The Role of Graph Theory in Solving Euclidean Shortest Path Problems in 2D and 3D
Determining Euclidean shortest paths between two points in a domain is a fundamental problem in computing geometry and has many applications in GIS, robotics, computer graphics, CAD, etc. To date, solving Euclidean shortest path problems inside simple polygons has usually relied on triangulation of the entire polygons and graph theory. The question: "Can one devise a simple O(n) time algorithm for computing the shortest path between two points in a simple polygon (with n vertices), without resorting to a (complicated) linear-time triangulation algorithm?" raised by J. S.B. Mitchell in Handbook of Computational Geometry (J. Sack and J. Urrutia, eds., Elsevier Science B.V., 2000), is still open. The aim of this paper is to show that in 2D, convexity contributes to the design of an efficient algorithm for finding the approximate shortest path between two points inside a simple polygon without triangulation of the entire polygons or graph theory. Conversely, in 3D, we show that graph tools (e.g., Dijkstra’s algorithm for solving shortest path problems on graphs) are crucial to find an Euclidean shortest path between two points on the surface of a convex polytope.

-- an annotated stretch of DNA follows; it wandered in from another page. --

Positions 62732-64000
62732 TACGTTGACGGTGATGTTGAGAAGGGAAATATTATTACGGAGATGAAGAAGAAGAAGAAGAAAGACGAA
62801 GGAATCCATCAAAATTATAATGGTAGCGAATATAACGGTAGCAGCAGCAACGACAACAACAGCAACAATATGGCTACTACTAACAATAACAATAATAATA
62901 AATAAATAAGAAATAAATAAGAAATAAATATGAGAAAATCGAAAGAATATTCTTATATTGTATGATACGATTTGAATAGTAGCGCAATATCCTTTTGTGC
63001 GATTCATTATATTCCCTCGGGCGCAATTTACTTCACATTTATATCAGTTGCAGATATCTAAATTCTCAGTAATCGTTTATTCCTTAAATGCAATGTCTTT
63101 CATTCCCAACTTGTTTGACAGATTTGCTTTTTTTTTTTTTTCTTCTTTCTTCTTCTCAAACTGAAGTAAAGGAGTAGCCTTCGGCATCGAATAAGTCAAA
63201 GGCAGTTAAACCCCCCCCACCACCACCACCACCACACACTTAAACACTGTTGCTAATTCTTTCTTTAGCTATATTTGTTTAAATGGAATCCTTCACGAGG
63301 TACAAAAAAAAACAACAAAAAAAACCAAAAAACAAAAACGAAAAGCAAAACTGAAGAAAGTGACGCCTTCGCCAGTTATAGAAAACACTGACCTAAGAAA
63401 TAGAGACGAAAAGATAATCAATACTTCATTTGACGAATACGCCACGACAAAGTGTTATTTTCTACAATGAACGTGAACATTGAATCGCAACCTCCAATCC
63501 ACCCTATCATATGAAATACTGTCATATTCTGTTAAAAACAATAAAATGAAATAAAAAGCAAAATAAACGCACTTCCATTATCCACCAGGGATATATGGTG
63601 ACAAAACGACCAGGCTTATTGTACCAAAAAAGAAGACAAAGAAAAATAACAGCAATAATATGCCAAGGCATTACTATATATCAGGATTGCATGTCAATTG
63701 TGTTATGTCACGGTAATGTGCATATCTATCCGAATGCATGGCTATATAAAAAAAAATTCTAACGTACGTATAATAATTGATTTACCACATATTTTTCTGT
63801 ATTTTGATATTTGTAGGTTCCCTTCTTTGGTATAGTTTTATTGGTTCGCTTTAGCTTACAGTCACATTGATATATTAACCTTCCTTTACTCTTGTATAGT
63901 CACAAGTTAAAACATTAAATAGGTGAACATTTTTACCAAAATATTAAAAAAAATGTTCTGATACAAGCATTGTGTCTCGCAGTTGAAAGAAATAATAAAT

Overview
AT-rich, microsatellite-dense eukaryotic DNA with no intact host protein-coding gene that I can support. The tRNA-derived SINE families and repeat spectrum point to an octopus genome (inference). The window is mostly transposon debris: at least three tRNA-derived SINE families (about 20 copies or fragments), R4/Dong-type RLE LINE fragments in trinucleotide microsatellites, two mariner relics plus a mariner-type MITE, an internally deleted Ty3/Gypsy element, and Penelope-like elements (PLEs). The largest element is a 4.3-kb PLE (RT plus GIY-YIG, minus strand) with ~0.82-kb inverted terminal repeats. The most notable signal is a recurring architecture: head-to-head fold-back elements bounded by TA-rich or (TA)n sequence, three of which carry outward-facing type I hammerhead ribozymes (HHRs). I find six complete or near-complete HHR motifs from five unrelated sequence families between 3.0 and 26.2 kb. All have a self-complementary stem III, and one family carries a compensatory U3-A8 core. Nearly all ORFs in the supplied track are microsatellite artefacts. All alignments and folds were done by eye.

KeywordsApproximate algorithm convex hull discrete geometry Dijkstra’s algorithm extreme point Euclidean shortest path graph theory shortest path on graph
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